The Treaty of Paris was signed nearly two years after the Battle at Yorktown. What took so long?
After the Battle of Yorktown, Britain's King George III did not think he could win the war anymore, but he still did not want to give the American colonists independence from Great Britain.
Three representatives were sent from America to Great Britain to work out the terms of the peace treaty. Those men were John Adams, John Jay, and Benjamin Franklin. It took them a great deal of time and discussion to finally convince King George III that America would not sign a peace treaty, ending the Revolutionary War, until that treaty included American independence from Great Britain.
And, it took time and discussion to work out the other details of the treaty, if not to the satisfaction, at least to the acceptance of the other parties involved who had fought on the side of the American colonists - the French, the Spanish, and the Dutch, each of whom had their own national interests.
Finally, in September 1783, the Treaty of Paris was ratified.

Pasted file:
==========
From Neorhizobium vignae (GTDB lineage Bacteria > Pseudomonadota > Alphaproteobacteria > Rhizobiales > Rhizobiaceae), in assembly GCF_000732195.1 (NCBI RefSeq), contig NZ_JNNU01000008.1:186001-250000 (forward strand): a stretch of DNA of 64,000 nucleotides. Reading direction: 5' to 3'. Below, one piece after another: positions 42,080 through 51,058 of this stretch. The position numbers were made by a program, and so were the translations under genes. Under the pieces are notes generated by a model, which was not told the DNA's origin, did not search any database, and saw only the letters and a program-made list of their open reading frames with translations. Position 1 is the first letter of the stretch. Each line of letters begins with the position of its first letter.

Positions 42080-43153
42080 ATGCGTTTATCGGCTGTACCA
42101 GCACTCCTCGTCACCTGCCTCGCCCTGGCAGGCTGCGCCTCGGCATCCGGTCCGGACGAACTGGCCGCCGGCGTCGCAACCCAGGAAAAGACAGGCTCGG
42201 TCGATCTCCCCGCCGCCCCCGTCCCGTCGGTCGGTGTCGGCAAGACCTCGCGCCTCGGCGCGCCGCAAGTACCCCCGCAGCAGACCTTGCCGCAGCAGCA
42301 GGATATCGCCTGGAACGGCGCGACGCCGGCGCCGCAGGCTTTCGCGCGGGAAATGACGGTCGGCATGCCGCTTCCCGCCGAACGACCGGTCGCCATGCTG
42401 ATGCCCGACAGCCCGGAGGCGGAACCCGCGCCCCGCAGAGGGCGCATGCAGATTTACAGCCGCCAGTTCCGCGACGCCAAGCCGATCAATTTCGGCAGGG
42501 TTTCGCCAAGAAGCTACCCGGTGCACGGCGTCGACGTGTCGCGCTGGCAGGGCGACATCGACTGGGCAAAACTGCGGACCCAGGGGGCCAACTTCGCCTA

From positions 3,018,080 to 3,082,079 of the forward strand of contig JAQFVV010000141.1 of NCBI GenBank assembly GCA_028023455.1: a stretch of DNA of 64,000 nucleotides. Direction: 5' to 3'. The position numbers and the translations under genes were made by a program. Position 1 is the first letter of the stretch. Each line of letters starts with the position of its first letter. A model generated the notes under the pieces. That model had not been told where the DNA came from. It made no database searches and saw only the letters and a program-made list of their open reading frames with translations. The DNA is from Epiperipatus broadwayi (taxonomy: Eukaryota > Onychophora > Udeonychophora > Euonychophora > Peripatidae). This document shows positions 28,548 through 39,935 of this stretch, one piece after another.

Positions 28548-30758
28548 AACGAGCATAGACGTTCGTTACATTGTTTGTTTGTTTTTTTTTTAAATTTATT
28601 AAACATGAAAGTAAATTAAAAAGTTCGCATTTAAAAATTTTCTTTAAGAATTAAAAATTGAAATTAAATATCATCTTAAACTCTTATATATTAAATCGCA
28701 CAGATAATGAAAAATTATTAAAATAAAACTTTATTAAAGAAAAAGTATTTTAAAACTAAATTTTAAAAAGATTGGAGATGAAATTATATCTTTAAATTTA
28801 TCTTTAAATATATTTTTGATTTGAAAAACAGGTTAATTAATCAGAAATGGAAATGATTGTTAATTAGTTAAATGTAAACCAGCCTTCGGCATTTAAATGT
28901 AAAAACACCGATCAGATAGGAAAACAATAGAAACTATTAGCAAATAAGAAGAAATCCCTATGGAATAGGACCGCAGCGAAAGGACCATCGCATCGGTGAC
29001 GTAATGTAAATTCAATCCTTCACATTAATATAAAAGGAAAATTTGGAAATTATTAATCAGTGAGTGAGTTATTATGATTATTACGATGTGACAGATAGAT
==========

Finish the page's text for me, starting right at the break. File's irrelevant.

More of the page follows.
For America, The Treaty of Paris accomplished:
END OF WAR: The official end of the Revolutionary War
NEW GOVERNMENT: This treaty gave the colonies their independence from Great Britain. The 13 states were free to make their own rules and create their own state and national government without British interference.
MORE LAND: The British gave America all the land between the Atlantic Ocean and the Mississippi River, and from Canada to the north and Florida to the south. Land that Parliament had "reserved" for the Indian nations would now be open for settlement.
REMOVAL OF BRITISH MILITARY: The British army and navy agreed to leave all American territories.
FREE TRADE: British Parliament had passes many laws to control trade in the American colonies. These laws were repealed, and American colonists were free to trade with whomever they chose.